Dallas Police Will Stop Charging For Low-Level Marijuana Possession

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Dallas Police Will Stop Charging For Low-Level Marijuana Possession

The Dallas Police Department intends to lax its punitive measures against marijuana possession for personal use.

Dallas Police Chief, Eddie Garcia, has decided that previous local policies on personal marijuana possession are cashed. In a recent memo, Garcia announced that he has ordered DPD to stop making arrests on people in possession of small amounts of marijuana. [Featured image: @canvastsupplyco]

Two years after Dallas County District Attorney John Creuzot stated that he would stop prosecuting cases involving minimal marijuana possession, the Dallas Police Department is finally changing their policy.

“These procedural changes are being made to lessen the impact of arresting individuals for low-level amounts of marijuana,” Garcia wrote in a memo submitted to the City Council this past Friday.

Dallas officers will now only charge those in possession of over two ounces of marijuana with the intent to sell or distribute – i.e. discover evidence of distribution paraphernalia such as individual baggies or witness a sale taking place. Officers will ticket (and issue a court date to) those in possession between two and four ounces, but won’t make an arrest unless that person is involved in a crime or in possession of a firearm.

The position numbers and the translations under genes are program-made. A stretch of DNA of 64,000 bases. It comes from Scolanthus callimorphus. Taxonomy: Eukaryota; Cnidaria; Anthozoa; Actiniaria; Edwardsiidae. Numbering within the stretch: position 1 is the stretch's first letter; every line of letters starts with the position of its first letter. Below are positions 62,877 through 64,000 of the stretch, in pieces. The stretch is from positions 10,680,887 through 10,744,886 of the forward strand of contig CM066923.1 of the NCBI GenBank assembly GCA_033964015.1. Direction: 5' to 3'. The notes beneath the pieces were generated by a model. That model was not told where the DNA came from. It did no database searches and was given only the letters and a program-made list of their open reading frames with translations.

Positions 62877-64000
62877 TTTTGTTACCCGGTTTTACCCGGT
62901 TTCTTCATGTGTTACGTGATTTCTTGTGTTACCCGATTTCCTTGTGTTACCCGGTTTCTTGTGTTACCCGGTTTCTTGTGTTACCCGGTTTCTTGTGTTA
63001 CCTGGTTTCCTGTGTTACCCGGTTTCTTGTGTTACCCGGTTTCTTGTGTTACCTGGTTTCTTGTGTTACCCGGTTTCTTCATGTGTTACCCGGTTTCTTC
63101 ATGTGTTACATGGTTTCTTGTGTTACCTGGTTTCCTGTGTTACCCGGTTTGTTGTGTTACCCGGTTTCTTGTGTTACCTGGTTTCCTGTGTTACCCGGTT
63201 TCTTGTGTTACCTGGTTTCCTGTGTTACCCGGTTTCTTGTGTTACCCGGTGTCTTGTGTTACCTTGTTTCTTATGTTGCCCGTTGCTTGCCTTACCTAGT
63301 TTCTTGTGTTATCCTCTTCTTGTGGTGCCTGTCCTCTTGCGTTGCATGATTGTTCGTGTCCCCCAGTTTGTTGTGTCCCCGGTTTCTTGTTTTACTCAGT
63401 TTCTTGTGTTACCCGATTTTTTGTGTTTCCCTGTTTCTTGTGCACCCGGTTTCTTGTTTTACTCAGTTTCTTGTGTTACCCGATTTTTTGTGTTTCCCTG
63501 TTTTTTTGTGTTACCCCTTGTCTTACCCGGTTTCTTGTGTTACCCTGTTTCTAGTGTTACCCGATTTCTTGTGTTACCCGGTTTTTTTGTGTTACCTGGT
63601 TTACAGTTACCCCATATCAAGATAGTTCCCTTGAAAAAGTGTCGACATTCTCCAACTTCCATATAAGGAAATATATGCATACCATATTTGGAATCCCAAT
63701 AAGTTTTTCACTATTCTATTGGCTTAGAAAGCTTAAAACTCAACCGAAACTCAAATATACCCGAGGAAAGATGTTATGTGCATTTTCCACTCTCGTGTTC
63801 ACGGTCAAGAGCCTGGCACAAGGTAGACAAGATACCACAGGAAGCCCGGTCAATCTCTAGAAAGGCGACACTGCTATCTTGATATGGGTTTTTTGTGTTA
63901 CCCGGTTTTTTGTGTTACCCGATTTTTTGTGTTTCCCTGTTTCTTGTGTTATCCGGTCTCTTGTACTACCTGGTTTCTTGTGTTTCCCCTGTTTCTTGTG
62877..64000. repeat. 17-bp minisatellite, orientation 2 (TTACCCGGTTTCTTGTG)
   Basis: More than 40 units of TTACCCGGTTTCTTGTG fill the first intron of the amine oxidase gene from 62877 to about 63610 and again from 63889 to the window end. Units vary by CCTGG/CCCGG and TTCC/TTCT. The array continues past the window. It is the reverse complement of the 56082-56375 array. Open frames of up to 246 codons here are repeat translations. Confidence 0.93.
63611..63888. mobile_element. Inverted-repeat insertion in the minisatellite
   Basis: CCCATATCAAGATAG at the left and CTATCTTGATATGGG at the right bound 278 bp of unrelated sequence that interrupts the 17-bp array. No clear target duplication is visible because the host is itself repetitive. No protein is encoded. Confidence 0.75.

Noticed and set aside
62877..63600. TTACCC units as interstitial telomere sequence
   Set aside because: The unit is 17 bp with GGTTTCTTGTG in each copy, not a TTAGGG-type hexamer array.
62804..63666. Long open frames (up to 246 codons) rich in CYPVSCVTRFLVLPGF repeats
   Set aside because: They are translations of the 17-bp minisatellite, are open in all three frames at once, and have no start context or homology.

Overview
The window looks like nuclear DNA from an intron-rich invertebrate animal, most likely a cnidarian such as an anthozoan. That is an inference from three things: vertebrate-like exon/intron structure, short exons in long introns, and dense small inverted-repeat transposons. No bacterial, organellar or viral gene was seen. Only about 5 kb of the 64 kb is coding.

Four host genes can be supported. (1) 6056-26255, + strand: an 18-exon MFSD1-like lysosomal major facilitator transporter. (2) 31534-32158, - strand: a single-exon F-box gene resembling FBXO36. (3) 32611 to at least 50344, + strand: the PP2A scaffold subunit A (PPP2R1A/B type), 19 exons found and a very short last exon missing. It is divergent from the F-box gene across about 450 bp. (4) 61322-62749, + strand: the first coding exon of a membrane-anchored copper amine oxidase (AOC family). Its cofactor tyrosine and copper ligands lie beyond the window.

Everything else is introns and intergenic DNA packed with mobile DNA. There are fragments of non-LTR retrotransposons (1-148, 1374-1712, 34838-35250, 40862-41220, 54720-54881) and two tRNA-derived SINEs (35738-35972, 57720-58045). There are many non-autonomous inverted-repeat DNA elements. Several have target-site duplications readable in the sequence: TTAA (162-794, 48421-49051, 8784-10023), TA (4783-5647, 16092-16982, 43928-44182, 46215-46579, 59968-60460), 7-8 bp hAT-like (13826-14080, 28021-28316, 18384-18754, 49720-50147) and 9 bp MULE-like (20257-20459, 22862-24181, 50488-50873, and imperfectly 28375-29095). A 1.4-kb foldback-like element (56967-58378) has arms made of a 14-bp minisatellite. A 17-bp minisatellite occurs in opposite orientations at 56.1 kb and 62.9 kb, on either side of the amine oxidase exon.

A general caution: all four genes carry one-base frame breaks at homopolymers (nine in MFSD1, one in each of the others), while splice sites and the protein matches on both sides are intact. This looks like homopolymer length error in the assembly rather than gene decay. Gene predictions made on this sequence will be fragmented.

Garcia previously stated that one policy goal was to focus more on combatting violent crimes, rather than focusing on less serious issues such as marijuana possession. Additionally, Garcia cited a recent analysis revealing the racial disproportion of arrests, in which the three-year study by the Office of Community Police Oversight discovered that black and Latinx people accounted for 91 percent of marijuana arrests. White people accounted for only nine percent of arrests of the same offenses.

“I am pleased to see the updated marijuana arrest policy under Dallas Police Chief Eddie Garcia. It is the appropriate decision to reduce the racial disparity in arrests of people for low-level marijuana possession charges,” said Creuzot in a statement. “This policy allows officers to focus on violent crimes and reducing police response times, which are both issues of high concern to Dallas residents.”

“I promised to be more data-oriented in my decisions as Dallas County Criminal District Attorney and pledged to help inform others on what the data show,” Creuzot’s statement read. “I have presented the data this office has collected on low-level marijuana arrests to the Dallas City Council and the Community Police Oversight Board. This change to marijuana arrest procedure is a prime example of data impacting public policy.”

See also: The ‘Ferrari Of Hot Pot Restaurants’ Has Finally Opened In Frisco

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